In recent times Islamic martyrdom has become associated with suicide missions conducted by extremists. However, as David Cook demonstrates, this type of martyrdom is very different from the classical definition which condemned suicide and stipulated that anyone who died a believer could be considered a martyr. Ideas about martyrdom have evolved to suit prevailing circumstances, and it is the evolution of these interpretations that Cook charts in this fascinating history. The book covers the earliest sources on martyrdom including those from the Jewish and Christian traditions, discussions about what constituted martyrdom, and differences in attitudes between Sunnis and Shi'ites. A concluding section discusses martyrdom in today's radical environment. There is no other book which considers the topic so systematically, and which draws so widely on the literary sources. This will be essential reading for students of Islamic history, and for those looking for an informed account of this controversial topic.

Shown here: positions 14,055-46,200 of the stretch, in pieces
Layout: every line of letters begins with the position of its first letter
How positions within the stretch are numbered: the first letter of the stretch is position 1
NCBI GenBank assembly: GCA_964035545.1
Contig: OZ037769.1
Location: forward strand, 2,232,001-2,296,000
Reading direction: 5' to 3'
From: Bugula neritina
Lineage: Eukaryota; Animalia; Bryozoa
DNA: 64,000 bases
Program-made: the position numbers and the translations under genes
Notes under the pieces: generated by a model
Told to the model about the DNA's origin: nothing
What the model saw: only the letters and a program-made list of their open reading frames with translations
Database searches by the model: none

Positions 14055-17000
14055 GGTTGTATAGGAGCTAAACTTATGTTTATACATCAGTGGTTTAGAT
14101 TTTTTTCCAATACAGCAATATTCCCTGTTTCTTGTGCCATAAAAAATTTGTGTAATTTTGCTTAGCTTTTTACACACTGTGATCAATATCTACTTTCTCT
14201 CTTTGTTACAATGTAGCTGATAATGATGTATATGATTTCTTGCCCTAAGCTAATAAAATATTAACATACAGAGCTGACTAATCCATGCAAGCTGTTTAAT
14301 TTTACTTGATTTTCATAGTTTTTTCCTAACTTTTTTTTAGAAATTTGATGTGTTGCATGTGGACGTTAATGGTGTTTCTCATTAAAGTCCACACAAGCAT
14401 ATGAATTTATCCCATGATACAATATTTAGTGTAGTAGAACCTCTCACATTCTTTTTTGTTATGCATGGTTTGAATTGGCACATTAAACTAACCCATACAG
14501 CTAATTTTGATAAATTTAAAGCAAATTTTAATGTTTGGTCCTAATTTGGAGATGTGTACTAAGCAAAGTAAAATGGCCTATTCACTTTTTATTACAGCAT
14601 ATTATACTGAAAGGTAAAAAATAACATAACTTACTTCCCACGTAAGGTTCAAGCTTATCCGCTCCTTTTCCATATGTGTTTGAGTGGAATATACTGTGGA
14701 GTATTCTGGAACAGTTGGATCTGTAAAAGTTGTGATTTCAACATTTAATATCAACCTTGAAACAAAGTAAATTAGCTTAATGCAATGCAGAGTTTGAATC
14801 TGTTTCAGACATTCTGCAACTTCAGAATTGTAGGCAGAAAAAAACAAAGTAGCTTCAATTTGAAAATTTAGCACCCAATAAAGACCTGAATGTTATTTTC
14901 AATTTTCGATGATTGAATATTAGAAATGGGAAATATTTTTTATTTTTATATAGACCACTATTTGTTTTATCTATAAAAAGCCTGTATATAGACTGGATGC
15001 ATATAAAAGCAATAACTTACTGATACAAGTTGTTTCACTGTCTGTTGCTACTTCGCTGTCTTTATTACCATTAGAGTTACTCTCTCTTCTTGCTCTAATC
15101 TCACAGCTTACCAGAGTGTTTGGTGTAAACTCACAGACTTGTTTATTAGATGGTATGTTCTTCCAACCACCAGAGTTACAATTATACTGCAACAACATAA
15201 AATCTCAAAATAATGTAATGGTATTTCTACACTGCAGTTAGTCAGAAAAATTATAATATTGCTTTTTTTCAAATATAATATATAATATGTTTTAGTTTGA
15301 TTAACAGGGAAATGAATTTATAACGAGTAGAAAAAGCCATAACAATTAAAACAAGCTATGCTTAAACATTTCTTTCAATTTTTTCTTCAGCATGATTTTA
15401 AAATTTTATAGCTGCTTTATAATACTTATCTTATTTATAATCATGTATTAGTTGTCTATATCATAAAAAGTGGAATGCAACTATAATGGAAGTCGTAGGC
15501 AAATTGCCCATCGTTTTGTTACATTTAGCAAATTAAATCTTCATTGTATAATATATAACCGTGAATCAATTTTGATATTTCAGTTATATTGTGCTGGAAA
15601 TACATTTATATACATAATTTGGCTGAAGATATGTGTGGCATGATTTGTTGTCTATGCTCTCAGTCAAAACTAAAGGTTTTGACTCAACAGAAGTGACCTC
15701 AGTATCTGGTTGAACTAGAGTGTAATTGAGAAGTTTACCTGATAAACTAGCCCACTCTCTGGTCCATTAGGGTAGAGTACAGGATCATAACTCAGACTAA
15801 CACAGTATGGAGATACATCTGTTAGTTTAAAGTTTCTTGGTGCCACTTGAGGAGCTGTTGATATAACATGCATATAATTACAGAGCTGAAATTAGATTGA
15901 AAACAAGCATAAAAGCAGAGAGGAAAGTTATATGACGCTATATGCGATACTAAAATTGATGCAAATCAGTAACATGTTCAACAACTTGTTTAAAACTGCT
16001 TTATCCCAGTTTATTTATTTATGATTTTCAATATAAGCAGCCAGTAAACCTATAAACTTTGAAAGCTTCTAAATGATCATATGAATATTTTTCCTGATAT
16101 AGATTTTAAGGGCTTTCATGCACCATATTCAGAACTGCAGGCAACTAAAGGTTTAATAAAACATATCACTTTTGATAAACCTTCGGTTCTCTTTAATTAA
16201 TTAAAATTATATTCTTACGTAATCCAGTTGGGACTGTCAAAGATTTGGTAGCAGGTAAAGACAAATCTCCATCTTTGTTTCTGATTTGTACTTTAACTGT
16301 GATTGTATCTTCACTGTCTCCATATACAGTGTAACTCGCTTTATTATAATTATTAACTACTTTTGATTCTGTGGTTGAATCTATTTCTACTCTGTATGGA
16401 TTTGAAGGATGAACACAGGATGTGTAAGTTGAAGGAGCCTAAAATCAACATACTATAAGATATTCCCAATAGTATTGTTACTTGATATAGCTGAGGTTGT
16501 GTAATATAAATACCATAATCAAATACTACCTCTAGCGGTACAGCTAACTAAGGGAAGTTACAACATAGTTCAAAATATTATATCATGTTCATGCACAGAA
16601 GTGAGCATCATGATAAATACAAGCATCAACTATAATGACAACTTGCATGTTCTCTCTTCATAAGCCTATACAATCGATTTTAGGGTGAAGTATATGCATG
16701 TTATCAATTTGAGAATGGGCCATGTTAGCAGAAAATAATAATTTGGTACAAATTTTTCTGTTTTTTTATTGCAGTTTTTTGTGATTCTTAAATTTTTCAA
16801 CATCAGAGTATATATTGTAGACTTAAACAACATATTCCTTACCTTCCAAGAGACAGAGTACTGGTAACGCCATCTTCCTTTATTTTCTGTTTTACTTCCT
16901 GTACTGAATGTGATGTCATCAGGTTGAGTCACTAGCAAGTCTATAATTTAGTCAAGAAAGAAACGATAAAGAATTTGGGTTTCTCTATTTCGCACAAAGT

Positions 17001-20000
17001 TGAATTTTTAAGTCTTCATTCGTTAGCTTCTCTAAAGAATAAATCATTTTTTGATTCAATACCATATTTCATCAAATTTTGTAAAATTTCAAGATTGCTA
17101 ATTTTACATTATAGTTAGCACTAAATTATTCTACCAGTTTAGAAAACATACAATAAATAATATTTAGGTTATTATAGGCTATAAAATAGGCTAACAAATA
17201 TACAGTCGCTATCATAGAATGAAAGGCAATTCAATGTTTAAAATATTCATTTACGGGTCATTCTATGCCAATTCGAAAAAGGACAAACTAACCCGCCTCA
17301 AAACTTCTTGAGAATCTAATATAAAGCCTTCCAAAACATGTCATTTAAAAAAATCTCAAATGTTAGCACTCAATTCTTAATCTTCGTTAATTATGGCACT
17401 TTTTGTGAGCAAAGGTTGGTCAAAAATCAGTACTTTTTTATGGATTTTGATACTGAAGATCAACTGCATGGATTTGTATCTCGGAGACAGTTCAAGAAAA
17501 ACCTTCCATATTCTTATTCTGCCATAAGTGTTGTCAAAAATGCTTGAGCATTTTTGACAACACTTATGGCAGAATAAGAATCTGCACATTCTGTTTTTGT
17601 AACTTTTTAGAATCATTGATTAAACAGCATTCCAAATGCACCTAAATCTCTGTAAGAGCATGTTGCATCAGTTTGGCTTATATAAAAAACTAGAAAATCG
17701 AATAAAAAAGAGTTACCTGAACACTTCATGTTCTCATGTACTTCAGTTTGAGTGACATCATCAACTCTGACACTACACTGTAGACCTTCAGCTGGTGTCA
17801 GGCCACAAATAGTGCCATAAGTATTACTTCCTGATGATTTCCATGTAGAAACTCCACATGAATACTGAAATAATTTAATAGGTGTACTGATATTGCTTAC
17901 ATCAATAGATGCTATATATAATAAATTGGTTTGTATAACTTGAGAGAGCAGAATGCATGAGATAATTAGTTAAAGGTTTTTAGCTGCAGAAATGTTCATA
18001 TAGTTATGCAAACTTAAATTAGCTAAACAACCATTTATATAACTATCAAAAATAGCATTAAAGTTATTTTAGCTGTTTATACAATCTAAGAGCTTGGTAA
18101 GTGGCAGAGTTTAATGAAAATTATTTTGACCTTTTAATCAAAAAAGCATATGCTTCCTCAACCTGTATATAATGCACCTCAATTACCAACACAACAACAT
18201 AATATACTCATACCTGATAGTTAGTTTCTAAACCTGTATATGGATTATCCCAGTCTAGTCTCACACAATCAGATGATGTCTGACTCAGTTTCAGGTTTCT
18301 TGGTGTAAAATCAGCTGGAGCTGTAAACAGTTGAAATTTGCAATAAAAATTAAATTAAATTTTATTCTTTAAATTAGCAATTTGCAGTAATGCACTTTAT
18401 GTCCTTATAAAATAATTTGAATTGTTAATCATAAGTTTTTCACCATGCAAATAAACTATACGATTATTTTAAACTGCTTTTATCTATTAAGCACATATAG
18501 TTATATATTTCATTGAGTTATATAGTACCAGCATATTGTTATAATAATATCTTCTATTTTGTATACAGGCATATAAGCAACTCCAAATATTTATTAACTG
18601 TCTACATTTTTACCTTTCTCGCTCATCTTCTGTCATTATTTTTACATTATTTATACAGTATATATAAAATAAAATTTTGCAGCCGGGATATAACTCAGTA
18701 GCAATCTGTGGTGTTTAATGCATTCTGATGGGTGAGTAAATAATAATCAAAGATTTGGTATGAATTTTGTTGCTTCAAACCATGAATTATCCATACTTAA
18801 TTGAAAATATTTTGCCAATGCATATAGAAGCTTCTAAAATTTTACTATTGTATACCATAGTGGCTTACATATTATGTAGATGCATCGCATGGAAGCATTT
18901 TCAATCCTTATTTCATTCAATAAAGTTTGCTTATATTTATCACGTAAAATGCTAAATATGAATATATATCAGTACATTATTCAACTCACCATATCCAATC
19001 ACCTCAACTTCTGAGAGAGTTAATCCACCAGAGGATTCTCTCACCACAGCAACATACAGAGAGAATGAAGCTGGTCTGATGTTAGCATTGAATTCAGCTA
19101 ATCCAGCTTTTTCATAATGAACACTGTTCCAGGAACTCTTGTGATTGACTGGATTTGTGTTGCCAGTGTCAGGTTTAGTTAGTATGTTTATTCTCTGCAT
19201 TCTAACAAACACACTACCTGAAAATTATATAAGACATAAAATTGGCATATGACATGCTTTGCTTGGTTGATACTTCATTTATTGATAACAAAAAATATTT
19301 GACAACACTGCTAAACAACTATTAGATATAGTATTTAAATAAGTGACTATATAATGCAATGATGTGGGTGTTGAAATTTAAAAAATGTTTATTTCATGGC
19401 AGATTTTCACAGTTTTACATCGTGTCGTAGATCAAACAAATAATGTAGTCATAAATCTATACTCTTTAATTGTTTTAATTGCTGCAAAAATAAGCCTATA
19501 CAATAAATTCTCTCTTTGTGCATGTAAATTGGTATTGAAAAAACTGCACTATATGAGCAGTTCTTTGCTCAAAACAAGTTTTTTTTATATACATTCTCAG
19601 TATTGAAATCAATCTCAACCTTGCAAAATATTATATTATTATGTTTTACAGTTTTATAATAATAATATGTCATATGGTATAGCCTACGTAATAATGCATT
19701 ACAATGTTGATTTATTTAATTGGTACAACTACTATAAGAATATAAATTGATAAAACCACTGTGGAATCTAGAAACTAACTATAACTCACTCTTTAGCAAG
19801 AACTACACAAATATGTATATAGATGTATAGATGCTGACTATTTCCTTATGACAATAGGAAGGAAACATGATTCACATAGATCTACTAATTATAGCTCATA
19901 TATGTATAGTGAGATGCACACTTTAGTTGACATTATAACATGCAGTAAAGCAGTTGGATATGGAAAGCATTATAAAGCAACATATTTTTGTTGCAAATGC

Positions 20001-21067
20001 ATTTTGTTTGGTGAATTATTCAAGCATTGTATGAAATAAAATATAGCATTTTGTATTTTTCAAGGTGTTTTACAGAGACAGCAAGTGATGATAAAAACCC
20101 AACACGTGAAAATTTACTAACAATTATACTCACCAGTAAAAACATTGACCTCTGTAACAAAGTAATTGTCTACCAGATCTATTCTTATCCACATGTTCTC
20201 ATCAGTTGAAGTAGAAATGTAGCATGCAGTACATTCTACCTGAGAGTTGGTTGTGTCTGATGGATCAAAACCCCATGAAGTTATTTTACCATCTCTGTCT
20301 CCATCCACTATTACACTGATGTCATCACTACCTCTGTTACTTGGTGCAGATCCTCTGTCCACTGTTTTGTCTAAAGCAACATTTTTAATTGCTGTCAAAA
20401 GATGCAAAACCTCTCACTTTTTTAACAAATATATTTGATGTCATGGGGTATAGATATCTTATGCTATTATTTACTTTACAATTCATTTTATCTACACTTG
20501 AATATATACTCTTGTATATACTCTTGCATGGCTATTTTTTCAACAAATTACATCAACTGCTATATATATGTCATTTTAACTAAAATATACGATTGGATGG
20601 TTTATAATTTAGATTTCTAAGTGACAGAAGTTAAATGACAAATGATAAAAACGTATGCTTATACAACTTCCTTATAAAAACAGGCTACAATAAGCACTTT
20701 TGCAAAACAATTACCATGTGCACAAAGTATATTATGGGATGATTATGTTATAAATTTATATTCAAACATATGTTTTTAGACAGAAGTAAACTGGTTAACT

|Publisher:||Cambridge University Press|
|Series:||Themes in Islamic History Series , #4|
|Product dimensions:||5.98(w) x 8.98(h) x 0.67(d)|
Table of Contents
Preface; 1. Martyrs in religion; 2. Martyrdom in the genesis of Islam; 3. Legal definitions, boundaries and rewards of the martyr; 4. Sectarian Islam: Sunni, Shìite and Sufi martyrdom; 5. Martyrs: warriors and missionaries in Medieval Islam; 6. Martyrs of love and epic heroes; 7. Patterns of prognostication, narrative and expiation; 8. Martyrdom in contemporary radical Islam; 9. Conclusions; Glossary; Chronology; Appendices; Bibliography.